So What Does a Princess Really Do Anyway?

She's expected to produce royal offspring, support charities and represent "The Firm"

In just over a week, commoner Kate Middleton will walk down the aisle with Prince William and walk out of Westminster Abbey a princess, changing her life in almost every way.

But other than acquiring some spectacular headgear, what does a princess really do?

Well for one thing, she won't be going back to her old job. Middleton, 29, already has quit her gig as a project manager at her parents' party supply business in preparation for the big role she is about to take on, which surely will be anything but 9-to-5. Instead, she can look forward to a life of supporting charities, attending events and ceremonies, and most importantly, motherhood.

Middleton's primary job will to be to have children, a role that the future Queen herself is looking forward to when she revealed in an interview that, "I hope we will be able to have a happy family ourselves."

Because the monarchy depends on a continuing line of succession, "It's certainly expected that Kate is to produce a royal heir," says Yvonne Yorke, a royal wedding expert for Wedding Central.

Aside from reproducing, as part of "The Firm" -- as the royal family is known -- Middleton can expect to forever be under a blistering bright spotlight, as she will attend a host of official engagements, become a patron of charities and take trips to help maintain ties between the royals and the Commonwealth nations. "She can't just sit at home and watch TV all week," Yorke notes.

Middleton has not yet announced which charities she will support, but gave a bit of a clue as to her interests when she chose organizations to which her guests can contribute in lieu of traditional wedding gifts: an army widows' association, a London zoo project and a children's charity to combat bullying.

As a patron of organizations, Middleton will help raise money for and bring visibility to causes she would like to champion. She also will take part in such activities as reviewing troops; opening hospitals, schools and other facilities; and meeting citizens and assorted charity leaders, Yorke says. Members of the royal family attend hundreds of engagements a year -- between them, they hold approximately 3,000 patronages -- including state occasions, charity events and commemorative events such as important historical anniversaries and milestones.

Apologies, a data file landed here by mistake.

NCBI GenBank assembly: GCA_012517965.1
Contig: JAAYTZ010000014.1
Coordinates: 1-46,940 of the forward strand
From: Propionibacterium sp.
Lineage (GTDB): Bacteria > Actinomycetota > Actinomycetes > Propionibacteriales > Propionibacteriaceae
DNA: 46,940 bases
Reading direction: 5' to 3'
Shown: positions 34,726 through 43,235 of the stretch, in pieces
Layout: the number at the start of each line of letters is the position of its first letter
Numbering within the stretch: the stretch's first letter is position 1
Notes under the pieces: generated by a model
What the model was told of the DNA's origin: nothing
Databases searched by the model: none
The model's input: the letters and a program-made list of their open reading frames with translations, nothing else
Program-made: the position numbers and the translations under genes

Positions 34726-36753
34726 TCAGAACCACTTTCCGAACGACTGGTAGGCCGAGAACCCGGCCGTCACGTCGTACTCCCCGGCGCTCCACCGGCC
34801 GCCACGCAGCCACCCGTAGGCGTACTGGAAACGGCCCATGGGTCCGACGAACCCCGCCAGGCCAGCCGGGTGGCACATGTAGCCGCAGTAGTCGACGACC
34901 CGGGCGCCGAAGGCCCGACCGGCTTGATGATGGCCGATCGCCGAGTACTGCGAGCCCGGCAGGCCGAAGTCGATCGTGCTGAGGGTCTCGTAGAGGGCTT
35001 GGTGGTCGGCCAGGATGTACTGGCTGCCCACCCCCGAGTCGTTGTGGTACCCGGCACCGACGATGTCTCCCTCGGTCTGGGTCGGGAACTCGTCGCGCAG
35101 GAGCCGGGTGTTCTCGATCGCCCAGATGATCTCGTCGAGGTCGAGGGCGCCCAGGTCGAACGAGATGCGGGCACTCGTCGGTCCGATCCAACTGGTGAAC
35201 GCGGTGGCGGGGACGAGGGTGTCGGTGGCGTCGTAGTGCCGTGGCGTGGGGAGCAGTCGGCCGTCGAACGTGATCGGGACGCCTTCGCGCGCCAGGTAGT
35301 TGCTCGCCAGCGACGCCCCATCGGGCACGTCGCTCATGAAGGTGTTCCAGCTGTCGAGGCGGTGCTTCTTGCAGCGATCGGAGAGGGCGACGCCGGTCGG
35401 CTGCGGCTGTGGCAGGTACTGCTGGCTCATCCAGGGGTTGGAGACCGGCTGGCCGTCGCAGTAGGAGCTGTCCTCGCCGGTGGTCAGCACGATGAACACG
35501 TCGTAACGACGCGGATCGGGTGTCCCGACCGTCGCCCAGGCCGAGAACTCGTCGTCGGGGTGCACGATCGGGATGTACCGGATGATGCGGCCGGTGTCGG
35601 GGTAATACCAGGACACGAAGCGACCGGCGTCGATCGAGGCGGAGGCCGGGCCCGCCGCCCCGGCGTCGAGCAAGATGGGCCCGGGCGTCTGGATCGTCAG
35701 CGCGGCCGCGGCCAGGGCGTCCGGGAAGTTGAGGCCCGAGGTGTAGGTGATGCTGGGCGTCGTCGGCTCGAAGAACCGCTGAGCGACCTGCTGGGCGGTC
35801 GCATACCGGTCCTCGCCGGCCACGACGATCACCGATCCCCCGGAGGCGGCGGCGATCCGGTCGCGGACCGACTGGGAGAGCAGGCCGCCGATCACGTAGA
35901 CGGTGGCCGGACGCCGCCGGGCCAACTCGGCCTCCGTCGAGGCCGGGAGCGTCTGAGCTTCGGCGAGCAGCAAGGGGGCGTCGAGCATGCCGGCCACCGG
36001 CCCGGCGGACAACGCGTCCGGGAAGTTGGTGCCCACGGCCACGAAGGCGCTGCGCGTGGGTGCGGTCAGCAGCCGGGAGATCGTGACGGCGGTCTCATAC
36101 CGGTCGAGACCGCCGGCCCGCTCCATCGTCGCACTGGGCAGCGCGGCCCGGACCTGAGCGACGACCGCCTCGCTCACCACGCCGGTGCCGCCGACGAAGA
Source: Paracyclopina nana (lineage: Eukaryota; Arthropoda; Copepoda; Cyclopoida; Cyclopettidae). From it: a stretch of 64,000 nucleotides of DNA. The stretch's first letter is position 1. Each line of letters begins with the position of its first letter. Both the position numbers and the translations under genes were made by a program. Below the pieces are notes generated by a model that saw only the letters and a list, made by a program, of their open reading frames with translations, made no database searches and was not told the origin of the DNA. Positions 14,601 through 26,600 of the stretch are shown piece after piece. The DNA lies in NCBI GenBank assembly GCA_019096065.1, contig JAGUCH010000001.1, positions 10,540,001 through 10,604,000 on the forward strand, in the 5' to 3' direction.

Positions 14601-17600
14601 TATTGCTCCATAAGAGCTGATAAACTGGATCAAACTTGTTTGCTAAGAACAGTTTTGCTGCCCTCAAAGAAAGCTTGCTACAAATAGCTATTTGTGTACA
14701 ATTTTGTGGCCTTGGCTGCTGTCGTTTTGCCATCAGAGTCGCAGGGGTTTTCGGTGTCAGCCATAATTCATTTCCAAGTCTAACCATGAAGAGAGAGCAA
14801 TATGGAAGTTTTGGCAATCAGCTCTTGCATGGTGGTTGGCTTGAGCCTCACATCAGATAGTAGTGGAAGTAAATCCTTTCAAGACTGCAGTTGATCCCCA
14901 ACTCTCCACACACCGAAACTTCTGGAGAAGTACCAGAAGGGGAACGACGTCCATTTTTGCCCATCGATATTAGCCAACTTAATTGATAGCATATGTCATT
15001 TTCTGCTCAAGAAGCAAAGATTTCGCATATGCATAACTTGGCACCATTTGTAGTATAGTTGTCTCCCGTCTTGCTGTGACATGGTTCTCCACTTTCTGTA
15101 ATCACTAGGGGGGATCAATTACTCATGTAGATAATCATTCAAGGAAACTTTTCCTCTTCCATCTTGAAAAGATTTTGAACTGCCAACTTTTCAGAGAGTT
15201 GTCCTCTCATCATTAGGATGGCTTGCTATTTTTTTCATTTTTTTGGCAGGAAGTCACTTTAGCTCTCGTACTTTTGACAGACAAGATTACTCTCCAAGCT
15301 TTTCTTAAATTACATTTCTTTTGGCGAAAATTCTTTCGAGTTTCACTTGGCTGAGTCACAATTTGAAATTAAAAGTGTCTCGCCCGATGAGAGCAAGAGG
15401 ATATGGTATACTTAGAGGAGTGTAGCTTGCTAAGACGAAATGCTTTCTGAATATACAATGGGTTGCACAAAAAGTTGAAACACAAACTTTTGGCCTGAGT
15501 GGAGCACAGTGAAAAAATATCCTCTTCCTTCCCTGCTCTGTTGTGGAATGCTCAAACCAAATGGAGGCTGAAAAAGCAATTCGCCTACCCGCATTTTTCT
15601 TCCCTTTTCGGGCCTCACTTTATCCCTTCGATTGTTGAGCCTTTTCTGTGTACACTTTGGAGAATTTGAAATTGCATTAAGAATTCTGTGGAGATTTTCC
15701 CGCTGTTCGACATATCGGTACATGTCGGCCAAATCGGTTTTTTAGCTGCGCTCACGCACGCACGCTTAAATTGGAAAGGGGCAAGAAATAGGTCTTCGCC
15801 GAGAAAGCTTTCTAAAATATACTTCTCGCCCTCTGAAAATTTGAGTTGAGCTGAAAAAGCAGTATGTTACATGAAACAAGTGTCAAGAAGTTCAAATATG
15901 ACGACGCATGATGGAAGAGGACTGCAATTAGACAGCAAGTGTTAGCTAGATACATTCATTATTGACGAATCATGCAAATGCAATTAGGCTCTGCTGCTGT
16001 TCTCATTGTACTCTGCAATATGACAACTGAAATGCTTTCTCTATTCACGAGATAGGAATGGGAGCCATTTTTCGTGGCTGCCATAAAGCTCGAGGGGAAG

Middleton's typical work day will likely resemble in some ways those of other members of the royal family. For example, Princess Anne, Prince William's aunt, might spend a morning meeting local business owners; the afternoon learning about a town's economic prospects and opening a hospital center; and the evening attending a charity dinner.

But Middleton will ease into her duties slowly, initially only accompanying the prince, 28, on his engagements. "Prince William wants to initiate her properly into the job, so at first she will not undertake any solo engagements," his spokesman has said.

Though Middleton will fulfill numerous ceremonial roles, as princess she will not get a salary (much as the U.S. first lady does not receive an income of her own). Her prince will financially support her on the about $61,000 he earns as a helicopter pilot in the Royal Air Force, Yorke says, plus proceeds from the $13 million he inherited from the estate of his mother, Princess Diana, not to mention the money he will presumably receive as an inheritance from the Queen.

And while Middleton's public life will likely end up being much like that led by Diana, who was patron of more than 100 charities, Middleton will cut a different figure, predicts Claudia Joseph, who has written two books about Middleton, including Kate: The Making of a Princess.

"Kate will make the role her own," Joseph says. "They are very different people and come from totally different backgrounds. Diana hailed from an enormously privileged, aristocratic, old English family. Kate comes from a family that descends from working-class mining stock."

Joseph adds that Diana was "fragile" and "troubled," when she married Prince Charles at the age of 20. Middleton, on the other hand is "in every sense, more mature, well-grounded and comfortable in her own skin," Joseph points out. "I don’t think she will court the press in the same manner. It is highly unlikely we will see pictures of her in the gym or making friends with royal reporters. She will conduct her role in a more conscientious and dignified manner."

And of course, like every princess, Middleton has one unspoken job that promises to be the best of all: to live happily ever after.

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